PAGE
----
By the way, I've done a fair lot of programming for scientific data analysis and simulation modeling. It's a different industry, but I'm sure a lot of the skills and concepts transfer. I'd be happy to chat about it more if needed. DMs are usually the best way to make sure I stay on top of ongoing conversations (I tend to be bad, bad, bad at forums).


  • Bristles
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Re: Non-programmer seeking programmer on business idea
« Reply #2 on: December 26, 2019, 08:48:11 AM »
I would strongly suggest you get someone on-board with a 50-50 equity or something like that who can code.

If you try to get professional opinion from programmers - you will get estimates that will be appropriate for established businesses, but not for startups.

I once sat down and compared an estimate I sent to a client (this was back when I used to work for a consulting firm), and tried to tally the actual programming tasks *assuming* I coded it myself to have 80% of the most value added features in a Proof Of Concept mode without any of the following:
1. Buffer to spin up a team and knowledge share.
2. 2.5X multiple due to offshoring inefficiency (I used to use 2.5, some other people would go higher or lower).
3. SDLC processes that I could have avoided if I was the solo on this and could cut/morph things as I see fit.
4. Communication overhead.

The final estimate was approximately 21X what it would have been if this was my startup and I was working 20-hours-a-day to spin it up.

If you seek professional opinion, you are going to get the 21X estimate and be unduly discouraged.

What you need is the 1X startup-estimate, that is impossible to estimate precisely and you just jump in and try to build features in the Proof of Concept and see what sticks and what not. You either have to do that yourself (perhaps with a coding mentor who you hire) or get someone equally committed and ready to put in the 20-hour startup days to the task who builds while you fill our the other roles (testing, project management, selling etc).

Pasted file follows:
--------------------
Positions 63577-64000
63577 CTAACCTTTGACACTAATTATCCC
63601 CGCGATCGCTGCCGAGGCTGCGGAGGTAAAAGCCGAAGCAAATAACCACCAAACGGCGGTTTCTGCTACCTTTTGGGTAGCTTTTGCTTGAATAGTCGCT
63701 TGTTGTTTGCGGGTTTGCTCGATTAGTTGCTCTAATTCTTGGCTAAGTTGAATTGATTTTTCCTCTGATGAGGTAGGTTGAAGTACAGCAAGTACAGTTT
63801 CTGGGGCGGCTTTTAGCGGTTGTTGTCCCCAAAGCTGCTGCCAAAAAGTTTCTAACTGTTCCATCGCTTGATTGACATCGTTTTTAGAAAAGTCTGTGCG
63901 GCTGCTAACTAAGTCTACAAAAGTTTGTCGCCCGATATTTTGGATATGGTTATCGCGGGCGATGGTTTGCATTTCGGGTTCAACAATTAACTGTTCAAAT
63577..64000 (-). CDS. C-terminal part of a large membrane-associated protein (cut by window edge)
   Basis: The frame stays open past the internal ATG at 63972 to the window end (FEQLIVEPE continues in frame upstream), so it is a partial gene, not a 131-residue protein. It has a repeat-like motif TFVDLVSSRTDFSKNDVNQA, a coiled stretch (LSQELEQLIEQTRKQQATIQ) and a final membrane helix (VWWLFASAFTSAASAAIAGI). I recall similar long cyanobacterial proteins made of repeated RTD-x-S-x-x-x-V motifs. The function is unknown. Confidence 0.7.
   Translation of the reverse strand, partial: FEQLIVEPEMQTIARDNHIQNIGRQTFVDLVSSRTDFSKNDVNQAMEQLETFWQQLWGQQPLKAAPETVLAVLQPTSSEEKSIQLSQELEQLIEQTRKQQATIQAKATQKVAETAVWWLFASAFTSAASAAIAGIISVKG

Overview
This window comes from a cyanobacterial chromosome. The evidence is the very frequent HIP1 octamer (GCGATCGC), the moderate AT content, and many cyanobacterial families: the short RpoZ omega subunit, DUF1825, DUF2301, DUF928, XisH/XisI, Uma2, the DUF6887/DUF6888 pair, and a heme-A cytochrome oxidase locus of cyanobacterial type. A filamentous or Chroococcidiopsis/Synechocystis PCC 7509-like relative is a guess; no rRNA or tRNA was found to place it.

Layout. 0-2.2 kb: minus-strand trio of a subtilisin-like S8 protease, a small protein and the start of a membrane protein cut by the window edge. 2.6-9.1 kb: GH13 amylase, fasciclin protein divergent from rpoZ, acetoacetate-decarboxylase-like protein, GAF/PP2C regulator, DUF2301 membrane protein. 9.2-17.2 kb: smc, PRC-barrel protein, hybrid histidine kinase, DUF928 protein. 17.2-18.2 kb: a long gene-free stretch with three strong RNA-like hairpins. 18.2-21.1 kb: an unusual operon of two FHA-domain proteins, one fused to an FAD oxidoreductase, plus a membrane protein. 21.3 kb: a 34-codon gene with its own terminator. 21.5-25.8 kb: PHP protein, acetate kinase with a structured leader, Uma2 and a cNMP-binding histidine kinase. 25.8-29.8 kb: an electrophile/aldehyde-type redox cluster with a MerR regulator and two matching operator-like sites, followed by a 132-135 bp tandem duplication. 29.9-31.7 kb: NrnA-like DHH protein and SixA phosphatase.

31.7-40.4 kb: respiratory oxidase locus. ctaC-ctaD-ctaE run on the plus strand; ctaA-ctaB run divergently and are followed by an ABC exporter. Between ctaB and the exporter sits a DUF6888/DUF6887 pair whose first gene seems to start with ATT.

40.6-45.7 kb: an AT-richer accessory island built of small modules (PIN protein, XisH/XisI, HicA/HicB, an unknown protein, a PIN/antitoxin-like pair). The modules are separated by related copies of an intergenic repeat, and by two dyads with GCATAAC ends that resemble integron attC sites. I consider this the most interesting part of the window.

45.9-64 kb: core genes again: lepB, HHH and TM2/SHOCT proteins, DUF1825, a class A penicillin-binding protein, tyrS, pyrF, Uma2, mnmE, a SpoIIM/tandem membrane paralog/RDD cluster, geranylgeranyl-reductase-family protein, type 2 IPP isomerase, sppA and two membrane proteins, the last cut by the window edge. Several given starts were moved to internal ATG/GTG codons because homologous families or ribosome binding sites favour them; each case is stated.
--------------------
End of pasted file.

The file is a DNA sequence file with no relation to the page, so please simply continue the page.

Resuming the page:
• Bristles
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Re: Non-programmer seeking programmer on business idea
« Reply #3 on: January 14, 2020, 02:43:52 PM »
As someone who has started multiple businesses as the programmer counter to the idea, here are my thoughts.

I would not accept a new project from a non-technical person with no startup experience at a 50/50 split. You can either pay me a normal salary (at least 6 figures) or you can give me a bigger percentage of the ownership.

Your idea is worthless, only the implementation matters. If you gave a good idea to 100 average programmers, only a few of them would succeed in bringing a product to market. Good programmers are expensive (see my first point) and worth the money.

Your programmer's job will never end. Most people think "all he has to do is write the application and then I wont need him any more", but that's not the case. There will always be bugs to fix, users to support, and features to add. The application development life-cycle is perpetual. This is one reason why outsourcing without any local technical people can be hard to manage.